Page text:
â†µâ‡¥While bypassing the opt-out would leave Marion under contract for 2008-09, on the final year of his contract, it also would cast doubts on the forward's presence with the Heat in the long run. â†µâ‡¥â†µ â†µSo Marion might well be on the move again. I'm not saying that anyone should leave that much cash on the table, and yet if Marion always wanted to be loved, fit in, play his game and get the recognition it deserved, this certainly isn't a positive development. I'm hardly one to side with Riley, but the economic realities facing Marion are pretty stark: He's overpaid, and is going to have to take a pay cut wherever he goes next. Why not take his lumps now and ensure a future with an up-and-coming Heat sqaud? â†µ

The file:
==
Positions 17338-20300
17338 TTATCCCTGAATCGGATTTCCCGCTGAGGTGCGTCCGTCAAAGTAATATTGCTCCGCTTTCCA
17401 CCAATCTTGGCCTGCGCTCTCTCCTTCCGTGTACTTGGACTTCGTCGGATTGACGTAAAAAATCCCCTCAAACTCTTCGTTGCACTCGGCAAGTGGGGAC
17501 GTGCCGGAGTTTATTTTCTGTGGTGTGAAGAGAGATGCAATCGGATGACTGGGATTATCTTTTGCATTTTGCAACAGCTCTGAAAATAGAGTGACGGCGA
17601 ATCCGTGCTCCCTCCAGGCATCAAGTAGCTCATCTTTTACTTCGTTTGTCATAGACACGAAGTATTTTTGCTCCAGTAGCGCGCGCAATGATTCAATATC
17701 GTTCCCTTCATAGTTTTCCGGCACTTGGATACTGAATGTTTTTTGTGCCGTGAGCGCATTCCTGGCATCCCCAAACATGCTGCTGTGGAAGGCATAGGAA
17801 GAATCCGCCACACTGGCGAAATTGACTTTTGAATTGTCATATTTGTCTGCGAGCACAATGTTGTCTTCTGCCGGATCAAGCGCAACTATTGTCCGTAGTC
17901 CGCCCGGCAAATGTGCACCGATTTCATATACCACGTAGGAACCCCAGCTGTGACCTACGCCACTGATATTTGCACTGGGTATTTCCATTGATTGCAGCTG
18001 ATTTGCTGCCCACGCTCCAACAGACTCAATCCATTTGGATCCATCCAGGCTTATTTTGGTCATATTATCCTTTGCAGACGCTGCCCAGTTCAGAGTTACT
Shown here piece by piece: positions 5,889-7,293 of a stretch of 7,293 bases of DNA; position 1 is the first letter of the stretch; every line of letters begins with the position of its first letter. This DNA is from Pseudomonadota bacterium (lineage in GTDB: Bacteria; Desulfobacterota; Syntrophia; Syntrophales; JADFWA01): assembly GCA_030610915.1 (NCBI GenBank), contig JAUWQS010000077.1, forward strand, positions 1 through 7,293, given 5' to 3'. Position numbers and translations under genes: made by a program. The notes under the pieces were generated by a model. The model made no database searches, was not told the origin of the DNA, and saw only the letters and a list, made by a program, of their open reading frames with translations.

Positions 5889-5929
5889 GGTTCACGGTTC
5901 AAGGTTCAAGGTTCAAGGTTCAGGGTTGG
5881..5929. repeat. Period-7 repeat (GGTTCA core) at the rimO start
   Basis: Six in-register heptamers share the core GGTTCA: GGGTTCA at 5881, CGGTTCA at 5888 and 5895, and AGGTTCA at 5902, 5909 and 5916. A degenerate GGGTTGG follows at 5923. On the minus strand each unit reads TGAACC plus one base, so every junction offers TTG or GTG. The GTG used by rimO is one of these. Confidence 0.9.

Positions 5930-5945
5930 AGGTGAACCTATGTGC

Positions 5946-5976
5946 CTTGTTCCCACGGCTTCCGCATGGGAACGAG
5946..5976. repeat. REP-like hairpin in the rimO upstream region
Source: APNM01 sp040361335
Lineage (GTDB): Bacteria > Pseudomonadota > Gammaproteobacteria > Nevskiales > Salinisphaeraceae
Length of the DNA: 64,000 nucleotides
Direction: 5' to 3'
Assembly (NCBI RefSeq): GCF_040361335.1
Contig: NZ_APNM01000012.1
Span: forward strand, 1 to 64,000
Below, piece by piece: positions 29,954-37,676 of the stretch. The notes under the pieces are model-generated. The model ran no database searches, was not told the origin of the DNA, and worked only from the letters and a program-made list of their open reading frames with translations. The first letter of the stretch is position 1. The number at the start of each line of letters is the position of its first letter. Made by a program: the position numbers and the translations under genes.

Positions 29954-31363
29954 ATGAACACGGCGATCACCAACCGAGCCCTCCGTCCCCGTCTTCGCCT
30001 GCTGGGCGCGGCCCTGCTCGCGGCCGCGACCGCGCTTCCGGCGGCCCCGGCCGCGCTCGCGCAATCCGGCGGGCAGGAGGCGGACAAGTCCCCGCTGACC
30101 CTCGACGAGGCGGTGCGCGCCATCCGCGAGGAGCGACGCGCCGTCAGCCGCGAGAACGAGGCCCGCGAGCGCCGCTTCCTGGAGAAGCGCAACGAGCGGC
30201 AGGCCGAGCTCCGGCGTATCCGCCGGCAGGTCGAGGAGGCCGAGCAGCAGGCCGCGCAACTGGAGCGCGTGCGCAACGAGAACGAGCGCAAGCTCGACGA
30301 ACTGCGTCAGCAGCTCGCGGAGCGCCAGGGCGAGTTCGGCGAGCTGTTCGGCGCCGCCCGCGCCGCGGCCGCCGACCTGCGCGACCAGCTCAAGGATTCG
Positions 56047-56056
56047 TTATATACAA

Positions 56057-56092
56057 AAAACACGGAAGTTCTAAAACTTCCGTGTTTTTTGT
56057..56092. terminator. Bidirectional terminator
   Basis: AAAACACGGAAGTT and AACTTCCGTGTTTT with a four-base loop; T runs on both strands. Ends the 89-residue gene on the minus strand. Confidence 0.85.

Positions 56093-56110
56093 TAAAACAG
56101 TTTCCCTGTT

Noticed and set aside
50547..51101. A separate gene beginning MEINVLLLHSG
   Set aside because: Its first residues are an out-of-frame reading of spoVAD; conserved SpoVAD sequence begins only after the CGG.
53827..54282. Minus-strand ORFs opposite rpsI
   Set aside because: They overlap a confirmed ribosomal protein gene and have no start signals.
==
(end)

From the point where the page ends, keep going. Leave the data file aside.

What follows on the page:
â†µâ‡¥Marion had hoped to negotiate a long-term extension, in the $60 million range, a package that would have been easier to arrange under salary-cap rules had he opted out by Tuesday and then agreed to a new deal in the offseason, similar to the move made last summer by New Jersey Nets guard Vince Carter. â†µ
â†µNo one's ever going to actively resent Marion for going for his, or trying to get the best deal he can. But his stock as a player, which depends so much on anchoring a cohesive unit with his dynamic take on the little things, isn't looking so hot these days. Mostly because, more than ever, Marion himself seems to not get what conditions he requires to thrive.â†µ
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